Public Health Sex Education in HIV/AIDS Prevention
Jessica M. Sales, Ralph J. DiClemente
  • LAST REVIEWED: 23 February 2011
  • LAST MODIFIED: 23 February 2011
  • DOI: 10.1093/obo/9780199756797-0115


HIV/AIDS is the largest epidemic in modern history, resulting in approximately 25 million deaths since 1981, with an estimated 33.4 million people living with HIV/AIDS. Since the discovery of HIV/AIDS in 1981, researchers have been working to combat the spread of this devastating illness. In spite of recent attempts, there is neither a vaccine to prevent the acquisition of HIV, the virus that causes AIDS, nor a cure for the illness once it is contracted. Thus, education-based prevention programs or “sex education” programs are among the strongest means of curtailing the spread of HIV/AIDS. It is widely accepted that young people have a right to sex education because it is a means by which they can protect themselves against unintended pregnancies and sexually transmitted diseases (STDs), including HIV infection. Sex education programs, implemented in diverse venues including schools or medical clinics, typically provide information to young people to help them form healthy attitudes and beliefs about sex, sexual identity, relationships, and intimacy. Sex education programs often also provide skills-based training to accompany knowledge so that young people can make informed decisions about their behavior, as well as feel capable of acting on and communicating those decisions to others. Sex education programs designed to reduce sexual and drug-associated HIV risk behaviors are, for all intents and purposes, today’s “HIV vaccine,” but there has been a great deal of debate on what constitutes appropriate content for sex education programs for young people. Recent reviews have identified effective components of sex education programs/interventions, and also many effective, evidence-based HIV/AIDS prevention programs for diverse adolescent populations.

General History of HIV/AIDS

In 1981 the United States became the first country to officially recognize a strange and fatal illness among a small number of gay men. The first official documentation of the condition now known as HIV/AIDS was published in Centers for Disease Control and Prevention 1981. The CDC report details the cases of five young gay men hospitalized with rare cancers or serious pneumonias. Timeline: A Brief History of HIV/AIDS provides an excellent timeline of the HIV epidemic. Today, the CDC’s HIV/AIDS Surveillance Reports continue to offer updated statistics on HIV/AIDS in the United States, and UNAIDS: Joint United Nations Programme on HIV/AIDS provides updated global surveillance reports.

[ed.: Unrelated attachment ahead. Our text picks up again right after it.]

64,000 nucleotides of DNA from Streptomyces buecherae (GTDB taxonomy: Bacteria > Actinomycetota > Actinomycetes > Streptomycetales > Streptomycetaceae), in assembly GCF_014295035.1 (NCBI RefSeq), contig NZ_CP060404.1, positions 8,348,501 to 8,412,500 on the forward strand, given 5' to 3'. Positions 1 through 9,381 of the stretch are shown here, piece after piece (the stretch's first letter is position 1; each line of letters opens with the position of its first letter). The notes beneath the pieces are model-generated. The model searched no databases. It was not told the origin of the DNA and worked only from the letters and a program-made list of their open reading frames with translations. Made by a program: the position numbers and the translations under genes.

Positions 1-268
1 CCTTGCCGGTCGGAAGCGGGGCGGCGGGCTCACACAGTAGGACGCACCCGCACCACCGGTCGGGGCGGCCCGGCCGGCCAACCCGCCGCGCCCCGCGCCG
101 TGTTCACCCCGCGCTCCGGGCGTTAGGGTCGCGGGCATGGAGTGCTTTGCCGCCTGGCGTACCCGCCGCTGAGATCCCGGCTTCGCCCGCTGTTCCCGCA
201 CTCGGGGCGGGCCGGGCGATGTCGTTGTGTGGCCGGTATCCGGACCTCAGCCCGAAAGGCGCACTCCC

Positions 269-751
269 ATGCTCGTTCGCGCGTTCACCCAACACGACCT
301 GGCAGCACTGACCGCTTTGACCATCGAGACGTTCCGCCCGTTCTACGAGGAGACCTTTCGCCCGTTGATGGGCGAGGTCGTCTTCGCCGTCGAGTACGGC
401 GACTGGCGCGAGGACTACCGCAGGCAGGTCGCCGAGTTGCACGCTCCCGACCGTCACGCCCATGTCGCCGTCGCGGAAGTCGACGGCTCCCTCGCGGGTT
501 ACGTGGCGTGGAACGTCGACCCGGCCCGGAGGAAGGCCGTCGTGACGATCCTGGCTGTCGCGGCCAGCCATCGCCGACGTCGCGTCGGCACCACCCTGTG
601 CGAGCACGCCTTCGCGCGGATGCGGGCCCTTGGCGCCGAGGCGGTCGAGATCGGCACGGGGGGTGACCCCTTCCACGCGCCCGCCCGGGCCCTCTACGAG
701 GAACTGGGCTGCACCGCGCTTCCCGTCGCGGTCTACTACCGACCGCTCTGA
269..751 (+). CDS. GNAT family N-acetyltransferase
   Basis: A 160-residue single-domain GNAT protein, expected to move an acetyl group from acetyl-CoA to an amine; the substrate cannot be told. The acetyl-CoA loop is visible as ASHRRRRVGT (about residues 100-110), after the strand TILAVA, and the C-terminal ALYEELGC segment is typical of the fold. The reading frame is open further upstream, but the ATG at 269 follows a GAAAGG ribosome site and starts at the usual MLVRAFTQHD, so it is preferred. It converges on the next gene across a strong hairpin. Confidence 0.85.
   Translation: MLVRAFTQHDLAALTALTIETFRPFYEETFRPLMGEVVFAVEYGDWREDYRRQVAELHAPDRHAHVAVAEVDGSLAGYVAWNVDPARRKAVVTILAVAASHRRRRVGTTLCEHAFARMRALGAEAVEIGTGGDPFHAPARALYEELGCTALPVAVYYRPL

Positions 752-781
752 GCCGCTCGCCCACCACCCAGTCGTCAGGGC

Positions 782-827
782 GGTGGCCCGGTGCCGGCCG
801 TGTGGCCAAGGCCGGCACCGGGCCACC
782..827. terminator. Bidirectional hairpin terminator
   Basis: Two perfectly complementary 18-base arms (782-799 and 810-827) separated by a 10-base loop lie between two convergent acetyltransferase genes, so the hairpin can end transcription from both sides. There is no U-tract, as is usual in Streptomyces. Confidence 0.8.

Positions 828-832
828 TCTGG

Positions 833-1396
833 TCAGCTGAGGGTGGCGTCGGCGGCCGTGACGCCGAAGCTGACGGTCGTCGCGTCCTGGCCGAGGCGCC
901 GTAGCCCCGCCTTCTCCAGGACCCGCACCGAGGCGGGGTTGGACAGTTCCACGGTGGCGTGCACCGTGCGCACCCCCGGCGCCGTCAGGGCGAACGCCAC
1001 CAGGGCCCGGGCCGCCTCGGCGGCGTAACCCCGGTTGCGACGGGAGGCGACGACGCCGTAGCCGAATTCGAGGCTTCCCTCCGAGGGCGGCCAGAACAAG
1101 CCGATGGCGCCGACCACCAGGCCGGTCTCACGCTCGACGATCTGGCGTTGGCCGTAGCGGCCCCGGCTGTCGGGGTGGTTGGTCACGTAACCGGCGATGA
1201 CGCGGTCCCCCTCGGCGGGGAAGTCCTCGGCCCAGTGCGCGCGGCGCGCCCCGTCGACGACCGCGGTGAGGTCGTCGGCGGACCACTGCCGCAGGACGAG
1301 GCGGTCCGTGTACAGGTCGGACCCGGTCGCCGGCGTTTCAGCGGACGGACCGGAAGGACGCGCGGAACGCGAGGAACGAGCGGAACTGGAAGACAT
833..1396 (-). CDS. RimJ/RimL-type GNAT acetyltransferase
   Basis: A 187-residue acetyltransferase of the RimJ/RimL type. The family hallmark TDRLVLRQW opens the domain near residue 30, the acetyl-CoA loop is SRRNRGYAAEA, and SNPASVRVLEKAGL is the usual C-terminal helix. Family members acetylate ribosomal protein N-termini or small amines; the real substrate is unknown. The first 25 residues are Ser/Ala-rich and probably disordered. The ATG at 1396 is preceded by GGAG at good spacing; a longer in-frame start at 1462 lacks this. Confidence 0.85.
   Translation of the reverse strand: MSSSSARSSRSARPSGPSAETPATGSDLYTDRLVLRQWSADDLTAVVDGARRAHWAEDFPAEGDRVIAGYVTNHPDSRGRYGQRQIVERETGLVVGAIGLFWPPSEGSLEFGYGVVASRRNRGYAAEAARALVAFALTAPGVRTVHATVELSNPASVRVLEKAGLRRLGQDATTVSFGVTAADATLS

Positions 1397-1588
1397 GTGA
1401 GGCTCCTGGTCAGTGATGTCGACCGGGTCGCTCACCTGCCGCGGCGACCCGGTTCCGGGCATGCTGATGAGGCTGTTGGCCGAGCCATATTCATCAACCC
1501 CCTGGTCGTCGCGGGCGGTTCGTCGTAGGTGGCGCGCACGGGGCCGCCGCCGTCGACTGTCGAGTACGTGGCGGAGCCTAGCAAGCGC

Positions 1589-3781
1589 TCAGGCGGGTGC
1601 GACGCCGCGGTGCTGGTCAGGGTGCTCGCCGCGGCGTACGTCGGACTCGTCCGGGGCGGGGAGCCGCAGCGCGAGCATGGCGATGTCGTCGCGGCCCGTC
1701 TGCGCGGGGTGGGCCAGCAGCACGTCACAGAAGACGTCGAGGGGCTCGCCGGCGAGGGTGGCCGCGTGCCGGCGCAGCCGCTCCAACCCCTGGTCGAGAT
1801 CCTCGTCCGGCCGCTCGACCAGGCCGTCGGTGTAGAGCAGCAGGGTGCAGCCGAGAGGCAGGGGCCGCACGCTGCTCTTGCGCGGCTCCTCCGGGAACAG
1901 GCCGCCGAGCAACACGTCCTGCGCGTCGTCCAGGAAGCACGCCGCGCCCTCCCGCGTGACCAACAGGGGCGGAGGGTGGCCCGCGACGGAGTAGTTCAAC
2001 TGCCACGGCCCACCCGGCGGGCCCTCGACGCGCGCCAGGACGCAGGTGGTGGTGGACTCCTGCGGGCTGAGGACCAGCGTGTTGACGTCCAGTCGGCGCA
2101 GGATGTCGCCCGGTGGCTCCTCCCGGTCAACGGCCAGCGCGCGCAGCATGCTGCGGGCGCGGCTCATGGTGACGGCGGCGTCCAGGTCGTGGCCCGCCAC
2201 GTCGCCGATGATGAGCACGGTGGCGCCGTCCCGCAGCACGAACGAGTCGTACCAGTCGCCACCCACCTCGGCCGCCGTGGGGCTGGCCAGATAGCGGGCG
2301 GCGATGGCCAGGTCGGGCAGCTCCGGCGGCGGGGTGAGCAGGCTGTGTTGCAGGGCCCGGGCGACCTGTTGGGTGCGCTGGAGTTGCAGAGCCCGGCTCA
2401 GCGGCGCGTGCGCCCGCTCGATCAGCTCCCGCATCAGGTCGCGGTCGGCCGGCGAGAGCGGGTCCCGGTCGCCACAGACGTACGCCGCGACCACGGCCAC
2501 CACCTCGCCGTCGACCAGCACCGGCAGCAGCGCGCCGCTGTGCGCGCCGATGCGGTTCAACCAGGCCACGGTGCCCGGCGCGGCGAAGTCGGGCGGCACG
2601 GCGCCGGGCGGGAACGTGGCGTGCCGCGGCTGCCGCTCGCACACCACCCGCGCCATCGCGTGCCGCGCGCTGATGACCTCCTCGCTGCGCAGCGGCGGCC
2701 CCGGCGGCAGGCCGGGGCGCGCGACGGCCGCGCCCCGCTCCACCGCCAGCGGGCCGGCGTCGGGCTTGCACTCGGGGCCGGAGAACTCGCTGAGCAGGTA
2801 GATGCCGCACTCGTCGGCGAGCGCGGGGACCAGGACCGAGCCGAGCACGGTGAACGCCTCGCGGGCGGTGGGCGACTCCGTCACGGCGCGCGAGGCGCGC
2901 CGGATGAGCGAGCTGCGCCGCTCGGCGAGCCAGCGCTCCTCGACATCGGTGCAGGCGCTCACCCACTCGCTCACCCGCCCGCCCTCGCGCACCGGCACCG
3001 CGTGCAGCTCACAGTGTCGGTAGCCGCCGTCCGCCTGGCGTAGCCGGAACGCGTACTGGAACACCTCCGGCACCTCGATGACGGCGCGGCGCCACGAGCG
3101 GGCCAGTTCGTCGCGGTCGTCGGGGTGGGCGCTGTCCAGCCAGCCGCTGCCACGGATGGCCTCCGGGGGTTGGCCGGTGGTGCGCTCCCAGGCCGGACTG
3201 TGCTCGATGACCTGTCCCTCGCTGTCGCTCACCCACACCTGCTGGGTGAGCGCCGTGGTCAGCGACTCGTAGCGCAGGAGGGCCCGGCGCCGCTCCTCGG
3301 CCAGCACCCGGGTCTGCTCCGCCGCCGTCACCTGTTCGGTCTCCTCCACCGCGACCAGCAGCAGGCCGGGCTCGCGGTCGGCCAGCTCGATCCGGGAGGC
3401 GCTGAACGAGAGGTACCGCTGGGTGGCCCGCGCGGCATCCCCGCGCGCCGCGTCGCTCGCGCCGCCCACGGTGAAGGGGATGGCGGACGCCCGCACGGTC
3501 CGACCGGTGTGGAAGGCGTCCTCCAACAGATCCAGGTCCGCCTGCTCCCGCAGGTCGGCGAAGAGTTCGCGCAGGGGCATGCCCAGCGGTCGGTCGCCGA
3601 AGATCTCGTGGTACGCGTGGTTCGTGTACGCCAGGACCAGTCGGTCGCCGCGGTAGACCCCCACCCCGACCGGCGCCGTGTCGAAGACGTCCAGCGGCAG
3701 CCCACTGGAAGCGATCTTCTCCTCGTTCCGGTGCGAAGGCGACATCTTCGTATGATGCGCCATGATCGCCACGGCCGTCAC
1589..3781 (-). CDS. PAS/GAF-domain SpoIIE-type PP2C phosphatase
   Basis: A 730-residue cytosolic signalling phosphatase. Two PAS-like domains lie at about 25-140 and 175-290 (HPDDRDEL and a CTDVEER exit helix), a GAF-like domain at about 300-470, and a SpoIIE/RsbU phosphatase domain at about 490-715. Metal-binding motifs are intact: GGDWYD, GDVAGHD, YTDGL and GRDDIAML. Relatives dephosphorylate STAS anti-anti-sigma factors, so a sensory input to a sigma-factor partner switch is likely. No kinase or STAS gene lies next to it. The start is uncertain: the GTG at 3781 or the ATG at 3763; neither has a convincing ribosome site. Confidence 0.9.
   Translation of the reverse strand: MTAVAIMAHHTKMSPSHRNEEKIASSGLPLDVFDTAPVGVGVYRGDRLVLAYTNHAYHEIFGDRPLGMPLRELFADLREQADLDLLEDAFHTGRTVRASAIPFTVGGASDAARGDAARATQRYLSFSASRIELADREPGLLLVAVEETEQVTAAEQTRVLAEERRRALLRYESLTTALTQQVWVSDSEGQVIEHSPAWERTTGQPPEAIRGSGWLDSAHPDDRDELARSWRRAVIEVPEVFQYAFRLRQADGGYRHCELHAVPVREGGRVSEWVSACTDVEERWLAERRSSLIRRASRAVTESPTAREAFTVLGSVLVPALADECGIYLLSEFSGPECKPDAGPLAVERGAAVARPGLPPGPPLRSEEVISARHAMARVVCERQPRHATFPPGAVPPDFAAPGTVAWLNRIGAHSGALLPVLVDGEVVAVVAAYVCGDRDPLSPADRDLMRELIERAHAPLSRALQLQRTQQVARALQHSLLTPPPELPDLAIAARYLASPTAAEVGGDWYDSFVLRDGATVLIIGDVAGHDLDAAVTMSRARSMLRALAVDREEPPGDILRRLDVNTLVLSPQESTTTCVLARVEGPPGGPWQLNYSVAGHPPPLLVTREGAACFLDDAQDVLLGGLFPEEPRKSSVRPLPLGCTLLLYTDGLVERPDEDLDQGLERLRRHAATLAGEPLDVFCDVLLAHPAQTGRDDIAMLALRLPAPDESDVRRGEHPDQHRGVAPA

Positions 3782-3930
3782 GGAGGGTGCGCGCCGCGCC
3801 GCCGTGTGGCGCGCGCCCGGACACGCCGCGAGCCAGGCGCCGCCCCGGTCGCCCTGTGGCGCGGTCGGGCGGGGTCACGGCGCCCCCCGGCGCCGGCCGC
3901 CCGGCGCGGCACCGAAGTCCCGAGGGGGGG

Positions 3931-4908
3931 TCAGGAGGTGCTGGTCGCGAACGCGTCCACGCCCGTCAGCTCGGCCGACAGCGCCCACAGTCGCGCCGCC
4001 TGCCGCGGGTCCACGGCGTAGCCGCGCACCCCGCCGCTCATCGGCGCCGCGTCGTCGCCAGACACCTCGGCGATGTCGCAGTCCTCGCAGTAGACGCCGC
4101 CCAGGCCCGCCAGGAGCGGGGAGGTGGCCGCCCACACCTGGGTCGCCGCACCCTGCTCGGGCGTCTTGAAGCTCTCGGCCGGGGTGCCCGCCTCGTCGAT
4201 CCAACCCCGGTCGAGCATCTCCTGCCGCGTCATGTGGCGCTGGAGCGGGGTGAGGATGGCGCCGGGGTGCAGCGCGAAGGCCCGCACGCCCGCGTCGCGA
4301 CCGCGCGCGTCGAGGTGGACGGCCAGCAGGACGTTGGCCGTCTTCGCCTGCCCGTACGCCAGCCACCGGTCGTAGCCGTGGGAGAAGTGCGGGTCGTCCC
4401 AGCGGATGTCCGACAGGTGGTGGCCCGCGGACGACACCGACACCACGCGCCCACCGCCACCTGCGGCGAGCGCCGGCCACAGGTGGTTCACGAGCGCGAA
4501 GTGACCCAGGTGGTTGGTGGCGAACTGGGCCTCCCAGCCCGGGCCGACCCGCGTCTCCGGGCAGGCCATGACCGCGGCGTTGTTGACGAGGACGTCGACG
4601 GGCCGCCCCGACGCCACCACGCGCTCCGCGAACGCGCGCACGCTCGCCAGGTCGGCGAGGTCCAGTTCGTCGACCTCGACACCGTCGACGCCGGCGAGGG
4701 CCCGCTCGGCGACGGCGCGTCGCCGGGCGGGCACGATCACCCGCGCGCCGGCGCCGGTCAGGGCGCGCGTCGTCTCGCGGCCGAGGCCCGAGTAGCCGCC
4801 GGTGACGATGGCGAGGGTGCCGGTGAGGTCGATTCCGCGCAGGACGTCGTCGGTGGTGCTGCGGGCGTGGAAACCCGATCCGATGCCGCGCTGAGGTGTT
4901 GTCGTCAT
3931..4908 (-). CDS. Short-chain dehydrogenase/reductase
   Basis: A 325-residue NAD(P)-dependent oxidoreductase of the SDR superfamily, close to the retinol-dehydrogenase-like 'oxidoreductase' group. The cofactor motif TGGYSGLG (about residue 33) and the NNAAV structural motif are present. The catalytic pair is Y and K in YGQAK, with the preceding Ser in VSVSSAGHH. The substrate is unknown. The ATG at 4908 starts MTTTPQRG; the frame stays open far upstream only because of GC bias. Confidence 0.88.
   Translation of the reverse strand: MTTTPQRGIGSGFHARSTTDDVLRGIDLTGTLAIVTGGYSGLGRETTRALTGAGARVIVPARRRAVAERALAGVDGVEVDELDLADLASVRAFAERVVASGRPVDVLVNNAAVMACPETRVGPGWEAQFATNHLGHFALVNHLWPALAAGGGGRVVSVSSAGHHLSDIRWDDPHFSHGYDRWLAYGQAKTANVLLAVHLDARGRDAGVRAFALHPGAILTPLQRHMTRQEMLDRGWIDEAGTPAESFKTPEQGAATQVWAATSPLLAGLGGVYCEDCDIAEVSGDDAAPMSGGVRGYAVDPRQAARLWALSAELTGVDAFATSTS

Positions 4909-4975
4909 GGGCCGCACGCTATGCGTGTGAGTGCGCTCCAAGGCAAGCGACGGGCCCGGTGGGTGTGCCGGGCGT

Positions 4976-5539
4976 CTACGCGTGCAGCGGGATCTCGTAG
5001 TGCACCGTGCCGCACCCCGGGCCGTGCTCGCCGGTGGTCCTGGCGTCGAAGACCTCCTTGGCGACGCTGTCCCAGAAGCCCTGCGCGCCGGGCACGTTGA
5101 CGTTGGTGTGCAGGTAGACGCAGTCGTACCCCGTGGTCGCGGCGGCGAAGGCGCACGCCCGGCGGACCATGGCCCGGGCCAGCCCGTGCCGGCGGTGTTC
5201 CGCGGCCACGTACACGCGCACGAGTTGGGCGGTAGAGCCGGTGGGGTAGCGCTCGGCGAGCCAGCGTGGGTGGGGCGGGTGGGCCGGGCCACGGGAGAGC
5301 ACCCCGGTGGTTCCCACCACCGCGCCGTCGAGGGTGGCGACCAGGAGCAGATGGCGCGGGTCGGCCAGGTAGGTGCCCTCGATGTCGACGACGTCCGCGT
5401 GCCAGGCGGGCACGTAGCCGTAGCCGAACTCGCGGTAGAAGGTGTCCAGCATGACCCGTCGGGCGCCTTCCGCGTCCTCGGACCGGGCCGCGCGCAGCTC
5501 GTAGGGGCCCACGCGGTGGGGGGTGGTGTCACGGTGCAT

• AEGiS. Timeline: A Brief History of HIV/AIDS.

    This online resource provides a brief yet detailed timeline of the history of HIV/AIDS from the first known case to the present.

  • Centers for Disease Control and Prevention. 1981. Pheumocystis pneumonia—Los Angeles. Morbidity and Mortality Weekly Report 30.21: 1–3.

    This report contains a detailed description of the first US cases of AIDS and provides an interesting account of the “birth” of a disease that is quite familiar in the early 21st century.

  • Centers for Disease Control and Prevention. HIV Surveillance Reports.

    The annual HIV Surveillance Report contains tabular and graphic information about US AIDS and HIV cases, including data by state, metropolitan statistical area, mode of exposure to HIV, sex, race/ethnicity, age group, vital status, and category of case definition.

  • UNAIDS: The Joint United Nations Programme on HIV/AIDS.

    This online resource provides updated global HIV/AIDS Surveillance Reports for countries around the world and serves as a good general reference for gaining a better understanding of the global epidemic. Additionally, this resource is available in a variety of languages, including English, French, and Spanish.

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